The opening of the show features one of the main characters, Clyde, providing an overview of the premise to the audience.
After a brief break in his narration with dramatic music playing over a series of shots from the show, Sarah Jane opens the door to greet him and asks, "Ready?" He responds eagerly and confidently, "Always," and then turns to look directly at the camera.
Breaking the fourth wall is nothing new. The opening of William Shakespeare's Richard III starts with one of the more famous examples of that type of acknowledgement of the audience. I think with the advent of television and movies, actors were able to engage individual viewers in a way that wasn't quite possible with plays and operas. Richard III talks to the audience, but the audience as a whole. With television and it's solitary perspective, looking right at the camera like that provides a direct connection with each viewer on an individual basis. The actor is no longer just generally acknowledging that an audience exists, as is the case with Shakespeare, but he/she is specifically acknowledging that YOU as an individual exist and the story (or, at least, some of the actor's specific remarks) are for your individual benefit.
It might seem like a fine distinction, but it speaks to a lack of subtlety. The show's producers are making it plainly obvious that they are trying to engage you as a viewer as viscerally as possible. With children's programming, that's more necessary as youngsters often haven't developed the type of mental skills necessary to parse that all out for themselves. So I don't have a problem with that in shows like Sesame Street or Sarah Jane Adventures or whatever.
But in watching SJA today, it struck me that that same type of viewer acknowledgement often appears in comic books as well. Generally, not in the same breaking-the-fourth-wall sense, but that basic lack of subtlety. You know that "wink wink nudge nudge say no more say no more" straight-forwardness of overtly broadcasting when you're supposed to be in on the joke? That hit-you-over-the-head with references to make sure that you don't miss the punchline that's only intended for die-hard fans.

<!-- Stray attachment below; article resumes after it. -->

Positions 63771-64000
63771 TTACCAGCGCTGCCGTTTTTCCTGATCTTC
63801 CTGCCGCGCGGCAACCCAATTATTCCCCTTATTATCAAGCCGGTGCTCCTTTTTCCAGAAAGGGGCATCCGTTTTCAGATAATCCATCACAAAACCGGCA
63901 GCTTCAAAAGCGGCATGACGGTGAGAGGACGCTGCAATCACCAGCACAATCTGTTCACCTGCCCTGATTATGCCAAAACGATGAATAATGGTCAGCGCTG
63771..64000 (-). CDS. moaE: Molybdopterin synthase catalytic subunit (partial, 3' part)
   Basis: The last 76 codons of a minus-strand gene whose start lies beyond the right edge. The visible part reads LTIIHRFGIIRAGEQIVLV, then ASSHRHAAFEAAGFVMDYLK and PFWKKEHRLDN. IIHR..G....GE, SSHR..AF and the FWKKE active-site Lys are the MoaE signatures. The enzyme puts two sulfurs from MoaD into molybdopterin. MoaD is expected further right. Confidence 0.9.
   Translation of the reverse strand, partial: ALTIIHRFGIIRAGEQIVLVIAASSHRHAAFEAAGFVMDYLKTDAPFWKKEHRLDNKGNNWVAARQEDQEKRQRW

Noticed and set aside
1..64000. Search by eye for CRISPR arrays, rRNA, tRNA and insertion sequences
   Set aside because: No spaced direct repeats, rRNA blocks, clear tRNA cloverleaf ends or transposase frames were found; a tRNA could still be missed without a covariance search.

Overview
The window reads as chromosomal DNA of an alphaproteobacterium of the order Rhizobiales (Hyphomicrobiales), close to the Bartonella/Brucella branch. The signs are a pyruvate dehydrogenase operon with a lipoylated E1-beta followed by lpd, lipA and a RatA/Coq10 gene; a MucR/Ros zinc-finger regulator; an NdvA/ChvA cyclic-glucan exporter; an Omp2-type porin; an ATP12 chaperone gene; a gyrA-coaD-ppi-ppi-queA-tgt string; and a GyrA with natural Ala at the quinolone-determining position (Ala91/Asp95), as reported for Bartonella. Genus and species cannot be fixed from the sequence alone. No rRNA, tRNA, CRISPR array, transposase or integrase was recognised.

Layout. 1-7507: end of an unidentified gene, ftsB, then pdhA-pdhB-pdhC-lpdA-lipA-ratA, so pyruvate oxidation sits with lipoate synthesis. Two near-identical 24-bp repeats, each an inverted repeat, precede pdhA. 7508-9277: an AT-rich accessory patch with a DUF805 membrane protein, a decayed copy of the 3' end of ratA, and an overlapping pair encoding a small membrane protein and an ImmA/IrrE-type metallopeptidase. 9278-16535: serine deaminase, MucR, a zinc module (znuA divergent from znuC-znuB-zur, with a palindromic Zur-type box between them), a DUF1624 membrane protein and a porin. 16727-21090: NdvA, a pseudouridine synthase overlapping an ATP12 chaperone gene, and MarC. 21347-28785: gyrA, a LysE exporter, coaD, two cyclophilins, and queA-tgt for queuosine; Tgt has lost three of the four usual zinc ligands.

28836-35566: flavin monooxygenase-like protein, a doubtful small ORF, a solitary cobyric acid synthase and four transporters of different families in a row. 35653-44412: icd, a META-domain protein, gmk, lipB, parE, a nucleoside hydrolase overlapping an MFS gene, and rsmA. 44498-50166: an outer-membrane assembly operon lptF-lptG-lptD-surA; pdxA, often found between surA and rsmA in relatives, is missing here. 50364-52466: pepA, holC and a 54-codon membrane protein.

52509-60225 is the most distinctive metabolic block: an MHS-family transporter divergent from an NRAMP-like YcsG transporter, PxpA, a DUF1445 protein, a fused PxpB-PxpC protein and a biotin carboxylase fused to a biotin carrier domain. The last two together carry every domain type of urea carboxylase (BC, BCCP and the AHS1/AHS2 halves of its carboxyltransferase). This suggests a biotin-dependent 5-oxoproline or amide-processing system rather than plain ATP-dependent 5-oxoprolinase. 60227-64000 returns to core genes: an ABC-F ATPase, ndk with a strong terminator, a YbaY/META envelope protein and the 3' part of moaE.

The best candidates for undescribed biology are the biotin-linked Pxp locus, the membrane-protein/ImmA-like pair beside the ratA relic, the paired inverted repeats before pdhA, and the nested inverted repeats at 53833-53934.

Not every comic does that, of course. It can vary widely with the skill of the writer. But there's something about that self-referential continuity that seems to make it more prevalent than it needs to be. Like I said, that's fine if you're aiming for a younger audience who won't get it otherwise. But I wonder if continuing to spoon feed that type of thing to 20- and 30- and 40-somethings helps to keep them in some state of arrested development.
Maybe I'm being (uncharacteristically) overly optimistic, but aren't some of the best comics NOT telegraphing everything to the audience so flagrantly? Watchmen, Palestine, Maus, etc. Aren't the greats of the industry -- the Will Eisners and Jim Sterankos and Jeff Smiths -- folks who use subtlety and nuance, and don't knock the reader over the head with The Point?
Again, I'm not saying that every comic comes across so juvenile, but that so many of them do may be part of the reason why so many comic shops also come across as juvenile locations. What if we were able to ramp up creators' games across the board? What if, instead of working down to the reader as if they were 12, creators required the cerebral processing of at least a 21 year old for their audience?
Maybe I'm wrong. Maybe that wouldn't sell. Maybe most people do have the brainpower of a tweenager. That would certainly go a long way towards explaining a lot of what goes on in this world. But, damn, that's a scary proposition.